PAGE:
South Carolina Audubon’s Sea and Shorebird warden, Nolan Schillerstrom, ventured to Allendale where kites were converging to migrate south.  He took this photo and the one on the top:

Kites with moon, courtesy Nolan Schillerstrom
Kites with moon, courtesy Nolan Schillerstrom

 Keith McCullough says he’s seen them over Caw Caw county park, with some even carrying nesting material:
Swallow-tailed Kite

This blog post, by Cathy Miller, describes a field trip to Allendale SC in early August of 2013, also when kites were staging for migration to South and Central America.

Kites roosting, photo Cathy Miller

I think that’s a trip we’ll have to make next year!  In the meanwhile, there are some interesting kites to follow through migration on this website.

Dewees Island Conservancy

Manatees pay July 4 visit to Dewees

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As storm clouds threatened to provide island residents with some natural fireworks last night, a manatee named Goose calmly meandered the creek outside the rice trunk with some friends. Goose, who was rescued from the Cooper River in December, malnourished and struggling to survive in cold water, spent the winter rehabilitating at Sea World in Orlando. He was released at Merritt Island in Florida on March 10.  By May, he had been reported in Lowcountry waters. Island residents spotted him in the marsh on the other side of the crab dock.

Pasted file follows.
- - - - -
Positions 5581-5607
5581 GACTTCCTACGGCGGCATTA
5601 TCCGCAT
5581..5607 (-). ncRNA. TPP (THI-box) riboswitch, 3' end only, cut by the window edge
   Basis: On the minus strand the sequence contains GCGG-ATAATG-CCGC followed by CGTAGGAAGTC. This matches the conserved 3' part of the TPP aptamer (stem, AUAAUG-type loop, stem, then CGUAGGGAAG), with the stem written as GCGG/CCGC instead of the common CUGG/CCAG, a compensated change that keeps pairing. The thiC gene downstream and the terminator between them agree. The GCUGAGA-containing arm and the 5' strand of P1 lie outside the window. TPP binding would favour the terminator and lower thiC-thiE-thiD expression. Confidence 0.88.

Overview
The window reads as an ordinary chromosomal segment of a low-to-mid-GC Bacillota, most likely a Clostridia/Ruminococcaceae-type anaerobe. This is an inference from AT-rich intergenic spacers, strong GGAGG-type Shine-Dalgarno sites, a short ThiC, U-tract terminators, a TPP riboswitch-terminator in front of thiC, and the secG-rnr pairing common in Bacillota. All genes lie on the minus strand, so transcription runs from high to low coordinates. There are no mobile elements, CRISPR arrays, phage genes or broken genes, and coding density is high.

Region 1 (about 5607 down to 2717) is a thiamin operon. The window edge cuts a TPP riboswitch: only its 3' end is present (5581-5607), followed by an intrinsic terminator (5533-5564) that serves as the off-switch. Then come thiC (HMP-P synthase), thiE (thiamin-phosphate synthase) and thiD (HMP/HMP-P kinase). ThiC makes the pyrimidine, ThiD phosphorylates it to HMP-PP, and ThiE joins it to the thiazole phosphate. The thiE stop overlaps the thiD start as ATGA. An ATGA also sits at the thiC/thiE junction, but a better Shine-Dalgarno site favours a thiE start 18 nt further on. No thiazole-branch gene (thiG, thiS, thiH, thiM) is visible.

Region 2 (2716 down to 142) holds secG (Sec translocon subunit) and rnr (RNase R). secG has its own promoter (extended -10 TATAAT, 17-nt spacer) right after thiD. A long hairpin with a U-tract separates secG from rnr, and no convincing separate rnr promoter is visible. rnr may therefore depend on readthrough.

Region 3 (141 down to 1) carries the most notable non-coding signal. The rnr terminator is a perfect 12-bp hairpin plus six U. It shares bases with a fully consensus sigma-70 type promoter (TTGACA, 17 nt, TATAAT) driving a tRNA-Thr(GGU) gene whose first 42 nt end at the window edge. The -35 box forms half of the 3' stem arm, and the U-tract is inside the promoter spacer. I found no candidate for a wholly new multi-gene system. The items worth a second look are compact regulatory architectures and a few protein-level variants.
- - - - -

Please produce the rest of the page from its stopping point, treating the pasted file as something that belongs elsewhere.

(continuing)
“Goose” with transmitter (photo by Emily Fairchild) If you see this manatee with this transmitter, it is not entangled.